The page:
Home » African Clerics: Muslim Women Leadership Fine Under Islamic Teachings
Africa Business Central Africa Culture Defence Featured Human Rights National Security News Religion

African Clerics: Muslim Women Leadership Fine Under Islamic Teachings

Leaders from 25 Muslim-majority countries in Africa meeting in Cameroon on Friday called for an end to the exclusion of women from political, social, economic and religious issues in the name of Islamic teachings.

The more than 300 clerics, Islamic scholars and researchers at the U.N. conference on Islam, Women’s Empowerment and Peace Building said they were launching a campaign in Africa to counter stereotypes that impede the emancipation of Muslim women.

The consensus of the conference was that Muslim women are the most affected by conflicts in sub-Saharan Africa and should take lead roles in communities and decision-making.

Mamadou Lamine Diallo, a Muslim scholar and researcher at the Lansana Conte University in Guinea Conakry, said the campaign will begin in communities where some Muslim leaders teach and practice concepts that are strange to Islam. Diallo said teachings that girls should be given to marriage in their teens, and that women should leave social, economic and political activities to men, are misleading.

He said that in the Quran, Prophet Muhammad, who is the founder of Islam, established complete equality between men and women. He said the fact that Muhammad’s first wife, Khadija, was a highly respected business leader who traded in furniture, pottery and silks, is an indication that women should not be excluded from political, social, economic and religious issues in the name of Islamic teachings.

Some ideas called outdated

Diallo said the idea that women should be allowed to carry out only domestic chores and farm work is an outdated African practice. He said Boko Haram has been using female suicide bombers since 2010 with false promises that when a woman dies while fighting for Islam, she immediately goes to heaven.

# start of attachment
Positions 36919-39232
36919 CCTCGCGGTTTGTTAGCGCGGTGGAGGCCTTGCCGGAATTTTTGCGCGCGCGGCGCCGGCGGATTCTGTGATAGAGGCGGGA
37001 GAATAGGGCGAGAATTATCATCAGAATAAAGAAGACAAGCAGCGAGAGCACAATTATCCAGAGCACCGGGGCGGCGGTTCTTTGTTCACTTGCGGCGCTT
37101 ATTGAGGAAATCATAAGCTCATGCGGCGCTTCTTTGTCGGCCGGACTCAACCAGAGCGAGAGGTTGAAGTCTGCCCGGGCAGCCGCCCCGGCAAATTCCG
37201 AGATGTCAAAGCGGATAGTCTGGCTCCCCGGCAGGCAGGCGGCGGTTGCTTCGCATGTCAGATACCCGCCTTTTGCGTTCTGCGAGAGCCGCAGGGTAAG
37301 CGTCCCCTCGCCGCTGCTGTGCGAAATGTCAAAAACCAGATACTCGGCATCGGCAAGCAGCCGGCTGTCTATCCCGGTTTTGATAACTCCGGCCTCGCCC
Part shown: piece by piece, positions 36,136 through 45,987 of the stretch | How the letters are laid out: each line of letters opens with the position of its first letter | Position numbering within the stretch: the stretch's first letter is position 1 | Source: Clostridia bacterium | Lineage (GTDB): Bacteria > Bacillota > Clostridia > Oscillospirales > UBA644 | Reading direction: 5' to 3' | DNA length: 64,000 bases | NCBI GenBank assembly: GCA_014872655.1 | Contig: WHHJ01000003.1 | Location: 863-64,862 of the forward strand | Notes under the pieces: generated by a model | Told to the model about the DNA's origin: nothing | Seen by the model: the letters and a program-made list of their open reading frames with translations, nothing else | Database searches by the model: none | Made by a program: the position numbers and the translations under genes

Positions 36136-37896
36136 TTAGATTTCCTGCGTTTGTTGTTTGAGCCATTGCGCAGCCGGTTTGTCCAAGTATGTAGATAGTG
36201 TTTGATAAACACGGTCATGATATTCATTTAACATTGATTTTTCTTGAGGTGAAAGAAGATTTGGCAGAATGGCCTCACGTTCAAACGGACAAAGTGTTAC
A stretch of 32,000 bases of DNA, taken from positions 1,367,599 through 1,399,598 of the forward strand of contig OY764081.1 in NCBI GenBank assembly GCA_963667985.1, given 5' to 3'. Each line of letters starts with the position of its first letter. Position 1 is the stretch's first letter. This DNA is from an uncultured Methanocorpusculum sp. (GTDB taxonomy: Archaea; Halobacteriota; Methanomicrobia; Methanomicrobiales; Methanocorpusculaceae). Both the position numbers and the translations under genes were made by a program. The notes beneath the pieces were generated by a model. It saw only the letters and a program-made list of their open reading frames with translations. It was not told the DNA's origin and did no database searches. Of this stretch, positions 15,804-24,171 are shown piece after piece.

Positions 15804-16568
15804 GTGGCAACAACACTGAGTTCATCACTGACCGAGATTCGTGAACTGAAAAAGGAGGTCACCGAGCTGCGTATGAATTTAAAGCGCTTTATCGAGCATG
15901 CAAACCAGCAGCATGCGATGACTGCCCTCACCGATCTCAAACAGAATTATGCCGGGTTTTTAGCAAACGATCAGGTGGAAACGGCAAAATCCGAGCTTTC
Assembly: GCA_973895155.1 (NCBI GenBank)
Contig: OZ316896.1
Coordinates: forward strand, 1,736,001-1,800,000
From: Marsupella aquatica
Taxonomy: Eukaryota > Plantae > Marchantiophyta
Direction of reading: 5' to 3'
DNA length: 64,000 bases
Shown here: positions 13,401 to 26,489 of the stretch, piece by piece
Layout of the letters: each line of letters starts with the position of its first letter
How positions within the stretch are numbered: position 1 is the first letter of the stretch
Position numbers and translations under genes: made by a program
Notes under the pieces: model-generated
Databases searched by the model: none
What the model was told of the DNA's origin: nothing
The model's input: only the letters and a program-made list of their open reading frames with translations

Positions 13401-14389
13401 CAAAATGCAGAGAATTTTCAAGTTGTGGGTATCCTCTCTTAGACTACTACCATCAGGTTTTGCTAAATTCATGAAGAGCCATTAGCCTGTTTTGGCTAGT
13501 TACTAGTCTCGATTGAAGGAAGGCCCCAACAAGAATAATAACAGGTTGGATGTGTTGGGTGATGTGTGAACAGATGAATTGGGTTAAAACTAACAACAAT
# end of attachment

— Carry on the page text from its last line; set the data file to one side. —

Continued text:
Clerics said Muslim women constitute a majority of those enduring unprecedented levels of sexual violence, increased food insecurity and displacement. Muslim women are the largest group of the 3 million people displaced by Boko Haram terrorism in Nigeria, Chad, Cameroon and Niger, according to the clerics.

Maryam Amsha, a female Muslim leader in Bambari, a commercial town in the Central African Republic (CAR), said exclusion makes Muslim women ignorant of their roles in building peace in that country.

“It will be an abuse of democratic norms if a majority of the more than 51% of CAR’s 900,000 Muslims who are women do not take part in expected elections because they have been taught to avoid politics,” Amsha said.

She said she is “inviting imams to make sure that Muslim women are taking part in negotiations to end a decade of political tensions and develop CAR.”

Presidential elections in 2025

The Central African Republic will hold presidential elections in 2025. Amsha said a president elected by a majority of civilians, including women, will be a major step to peace. CAR descended into chaos after longtime leader Francois Bozize was overthrown in 2013 by a predominantly Muslim rebel alliance called Seleka.

Cameroonian Prime Minister Joseph Dion Ngute, who chaired the conference, said that if not stopped, some religious beliefs will slow Africa’s development.

“Culture is an important lever of people’s development,” Ngute said. “In this context, it is essential that women in general and those from the Islamic tradition in particular, see it as an instrument of personal development. That is why the government [of Cameroon] trains citizens who are rooted in their culture, respectful of the general interest and open to the world.”

The Muslim leaders said that if Africa provided greater impetus to Muslim women, high levels of poverty would be reduced, and several million people would free themselves from the bondage of slavery caused by erroneous beliefs about Islam.

Participants at the conference came from countries including Nigeria, Morocco, Libya, Algeria, Sudan, South Sudan, Somalia, Egypt, Tunisia, Mauritania, Chad, Cameroon, Central African Republic, Guinea Conakry, Niger and the Democratic Republic of Congo.

Source: VOA